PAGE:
Rachel F. Moran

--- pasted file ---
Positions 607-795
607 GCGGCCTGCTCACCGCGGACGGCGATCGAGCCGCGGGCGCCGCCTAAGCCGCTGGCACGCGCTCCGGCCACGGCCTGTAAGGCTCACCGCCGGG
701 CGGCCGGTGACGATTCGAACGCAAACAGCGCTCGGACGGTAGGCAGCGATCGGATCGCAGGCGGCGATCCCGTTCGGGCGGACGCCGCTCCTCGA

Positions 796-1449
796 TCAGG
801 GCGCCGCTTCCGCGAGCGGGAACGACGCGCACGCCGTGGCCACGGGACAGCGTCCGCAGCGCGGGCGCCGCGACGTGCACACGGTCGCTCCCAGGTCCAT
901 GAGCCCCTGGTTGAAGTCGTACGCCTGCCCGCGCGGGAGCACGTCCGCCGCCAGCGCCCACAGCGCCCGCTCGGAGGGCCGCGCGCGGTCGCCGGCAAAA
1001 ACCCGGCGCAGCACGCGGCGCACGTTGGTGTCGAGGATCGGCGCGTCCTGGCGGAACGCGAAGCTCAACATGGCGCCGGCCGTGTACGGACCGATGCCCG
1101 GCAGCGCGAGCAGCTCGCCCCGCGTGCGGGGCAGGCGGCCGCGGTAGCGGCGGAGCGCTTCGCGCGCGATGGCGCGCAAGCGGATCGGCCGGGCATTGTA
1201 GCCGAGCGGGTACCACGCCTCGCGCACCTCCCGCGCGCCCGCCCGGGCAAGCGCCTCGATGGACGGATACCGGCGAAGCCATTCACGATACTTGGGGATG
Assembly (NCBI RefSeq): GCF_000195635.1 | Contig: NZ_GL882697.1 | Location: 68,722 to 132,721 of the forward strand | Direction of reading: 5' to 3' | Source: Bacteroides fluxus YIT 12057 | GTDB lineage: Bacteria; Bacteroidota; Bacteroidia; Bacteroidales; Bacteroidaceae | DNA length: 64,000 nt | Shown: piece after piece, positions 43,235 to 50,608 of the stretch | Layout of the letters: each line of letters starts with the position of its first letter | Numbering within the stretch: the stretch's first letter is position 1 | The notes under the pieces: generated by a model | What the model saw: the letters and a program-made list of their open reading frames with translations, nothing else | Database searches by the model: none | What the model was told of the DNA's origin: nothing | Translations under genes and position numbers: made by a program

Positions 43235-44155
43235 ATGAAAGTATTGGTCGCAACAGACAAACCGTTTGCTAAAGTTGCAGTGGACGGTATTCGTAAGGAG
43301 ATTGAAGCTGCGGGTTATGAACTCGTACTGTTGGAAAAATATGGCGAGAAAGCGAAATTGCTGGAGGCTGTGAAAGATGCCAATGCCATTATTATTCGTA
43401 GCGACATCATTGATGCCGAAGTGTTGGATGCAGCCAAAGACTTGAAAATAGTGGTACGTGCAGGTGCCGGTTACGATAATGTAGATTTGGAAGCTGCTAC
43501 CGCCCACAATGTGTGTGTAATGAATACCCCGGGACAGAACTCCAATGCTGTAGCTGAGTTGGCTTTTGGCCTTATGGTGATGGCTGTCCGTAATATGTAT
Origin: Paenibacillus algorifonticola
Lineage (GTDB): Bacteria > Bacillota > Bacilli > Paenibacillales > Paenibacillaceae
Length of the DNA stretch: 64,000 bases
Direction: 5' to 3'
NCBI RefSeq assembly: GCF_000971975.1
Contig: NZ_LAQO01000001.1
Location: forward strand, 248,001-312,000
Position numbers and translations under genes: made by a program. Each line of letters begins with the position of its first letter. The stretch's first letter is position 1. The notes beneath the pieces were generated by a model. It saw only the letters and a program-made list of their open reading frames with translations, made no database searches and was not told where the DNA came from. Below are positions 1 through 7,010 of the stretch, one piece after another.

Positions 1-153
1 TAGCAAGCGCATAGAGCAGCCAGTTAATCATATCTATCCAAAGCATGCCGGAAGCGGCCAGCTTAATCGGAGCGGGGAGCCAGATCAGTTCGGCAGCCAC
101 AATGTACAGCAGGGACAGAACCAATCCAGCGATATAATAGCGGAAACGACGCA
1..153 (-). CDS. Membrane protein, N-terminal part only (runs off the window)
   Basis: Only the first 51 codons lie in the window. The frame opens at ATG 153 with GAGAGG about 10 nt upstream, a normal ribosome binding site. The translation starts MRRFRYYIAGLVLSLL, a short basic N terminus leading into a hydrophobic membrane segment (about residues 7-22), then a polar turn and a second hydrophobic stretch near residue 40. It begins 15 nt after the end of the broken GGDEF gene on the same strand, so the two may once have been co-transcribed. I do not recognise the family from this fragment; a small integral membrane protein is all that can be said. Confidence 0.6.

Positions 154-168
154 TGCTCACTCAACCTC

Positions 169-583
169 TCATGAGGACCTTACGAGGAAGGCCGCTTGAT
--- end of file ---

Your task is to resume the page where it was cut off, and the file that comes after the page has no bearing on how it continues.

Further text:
Angela Harris has written eloquently about the creative tensions that define her as a person, a teacher, and a scholar. She has explored the challenges of maintaining a private identity when called upon to share her life experience with a public audience, whether in the classroom, at a conference, or in an essay. She has reflected on the ways in which legal teaching privileges reason over emotion, wondering whether this dynamic impoverishes the exchange of ideas and undervalues the joy that can motivate a caring advocate. And, she has explored the dialectic between identity politics and the structural forces that entrench inequality. Angela argues that whatever post-modern doubts critical race theorists may harbor about the utility of law in effecting change, they must act as pragmatic modernists who strive to combat injustice. In all of this work, Angela demonstrates the creativity, candor, courage, and compassion that inspire all of us to dedicate ourselves to making a difference.



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